There are three constants in life—death, taxes, and that everyone’s shit stinks. Or does it? Though smelly poo has always seemed like a non-negotiable, there’s a chance that it may be more about diet than digestion.
And there’s no shortage of fad meal plans that promise to change your life. Most promote weight loss, heightened energy, and even better skin. Raw foodists and paleo practitioners believe their diets put them more in tune with natural eating patterns. Vegans have all the ethical and environmental arguments against eating animal products on their side. Though choosing a new diet is often more about health or weight loss than consideration for the person who uses the toilet after you, what if you could alter the odor of your poo by changing the way you eat?
In the list of health claims I’ve heard vegans make, the most memorable is that eliminating animal products has an odor-canceling side effect on their morning constitutionals. Or as one ex-vegan said in an interview, “I could definitely brag about how my poop didn’t smell, or that my urine was crystal clear!” Though no scientific studies have looked into this very important question, there are two main theories that explain the phenomenon.
One has to do with a compound traced to animal products and the other is all psychology.
“People have strongly held beliefs that don’t always hold up to the scrutiny of real science,” says Dr. Drew Schembre, a gastroenterologist at Swedish Hospital in Seattle. “They’re prone to a special type of magic thinking.” In short, if you think your diet is somehow more pure than others, you’ll find evidence to support it. Dr. Schembre, whose city is very close to Portlandia, is all too familiar with the phenomenon. “Virtually everyone here is celiac-sensitive and pseudo-vegan, except for bacon,” he says.
Yet others believe there could be something to the claim, believing that smelly stool is caused by an organic compound called a mercaptan. “Plant-based diets create less smelly flatulence and stool because they’re low in mercaptans,” says Dr. Anish Sheth, author of What’s Your Poo Telling You? These compounds are almost exclusively found in animal products and produce an odor that can only be described as a cross between boiled cabbage, sulfur, and garlic. If Dr. Sheth is right and you know someone on the paleo diet, watch out. Not only is the diet tough on your gut, it’s likely to be high in meats and therefore smelly mercaptans too. According to Heather Rasmussen of Rush University Medical Center, “The logic of paleo is a little misplaced.” Without whole grains or beans, it’s hard to get enough fiber, much less the recommended 25 grams a day.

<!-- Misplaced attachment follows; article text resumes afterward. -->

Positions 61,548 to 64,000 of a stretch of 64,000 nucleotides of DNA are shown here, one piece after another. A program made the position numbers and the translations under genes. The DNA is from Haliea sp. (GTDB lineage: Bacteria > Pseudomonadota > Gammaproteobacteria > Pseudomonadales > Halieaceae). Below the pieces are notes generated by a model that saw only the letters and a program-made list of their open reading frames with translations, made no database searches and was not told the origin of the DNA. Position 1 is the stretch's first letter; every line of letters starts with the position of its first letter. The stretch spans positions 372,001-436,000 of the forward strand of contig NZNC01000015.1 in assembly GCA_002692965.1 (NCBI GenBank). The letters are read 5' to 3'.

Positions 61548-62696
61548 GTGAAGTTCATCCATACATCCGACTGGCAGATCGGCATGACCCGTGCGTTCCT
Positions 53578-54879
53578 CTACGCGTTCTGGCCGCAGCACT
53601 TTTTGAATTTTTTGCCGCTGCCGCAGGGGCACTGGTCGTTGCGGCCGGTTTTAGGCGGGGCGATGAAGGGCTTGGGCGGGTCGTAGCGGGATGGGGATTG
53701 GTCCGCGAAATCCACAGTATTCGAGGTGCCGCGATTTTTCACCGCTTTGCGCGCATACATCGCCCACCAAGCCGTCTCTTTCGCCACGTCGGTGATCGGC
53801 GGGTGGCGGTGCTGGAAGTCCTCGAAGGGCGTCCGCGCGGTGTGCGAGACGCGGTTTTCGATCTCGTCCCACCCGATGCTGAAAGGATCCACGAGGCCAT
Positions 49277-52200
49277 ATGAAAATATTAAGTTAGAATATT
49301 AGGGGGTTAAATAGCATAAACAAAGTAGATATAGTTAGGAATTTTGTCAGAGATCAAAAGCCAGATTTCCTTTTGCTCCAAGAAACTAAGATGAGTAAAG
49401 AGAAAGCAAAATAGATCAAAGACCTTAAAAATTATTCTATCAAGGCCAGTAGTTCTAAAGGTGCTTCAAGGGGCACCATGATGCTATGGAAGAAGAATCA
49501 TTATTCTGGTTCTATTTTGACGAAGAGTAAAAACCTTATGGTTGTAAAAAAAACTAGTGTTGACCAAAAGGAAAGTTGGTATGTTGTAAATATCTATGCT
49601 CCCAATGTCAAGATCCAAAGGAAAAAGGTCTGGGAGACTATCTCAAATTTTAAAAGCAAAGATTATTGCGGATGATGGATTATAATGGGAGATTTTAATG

“Everything else that causes foul-smelling stool is based on eating something your body is unable to digest,” Dr. Sheth says. People who have celiac disease or are lactose intolerant are excellent examples. One of the classic signals that you might be gluten intolerant is unusually putrid poo.
The idea that meat causes smells and sensations that are somehow unnatural has been around for 30 years, according to Dr. Schembre. “It’s largely not true.” On its way to the final destination, meat behaves like any other protein traveling through the gut. There are studies that link cancer, obesity, and other diseases to high animal fat diets, Dr. Schembre says. “But that’s a function of the variation of things you’re eating, not the absolute exclusion or inclusion of one type of food component.”
If changing your diet to experience odor-free poo is important to you, don’t expect your stool to smell like roses overnight. Your gut is typically only used to five grams of fiber per day, so suddenly revving up to the recommended 25 is a good way to throw your stomach off balance. “When people first introduce fiber they have side effects like gas and bloating and changes in stool,” says Rasmussen. “That doesn’t mean it’s a bad thing. It means you’re giving your stomach bacteria something to eat.”
The fact that “everybody poops” was well established in childhood. Yet many of us still have hang-ups over the smell of our stool. Last year, a product called Poo-Pourri appealed to many with the line, “Spritz the bowl before you go and no one else will ever know!”
But is odor-free poop really something to brag about? Whether it’s a figment of plant-based imaginations or a real phenomenon, it’s unlikely to have any health benefit. “The gut is complex and it’s a hot area right now,” Rasmussen says. “But we don’t know a lot about what’s the best bacteria and what’s the best diet.”
Dr. Schembre puts it a little more bluntly. “If your sole purpose in life is to make your poop smell less bad, then you probably need better things to do with your time.”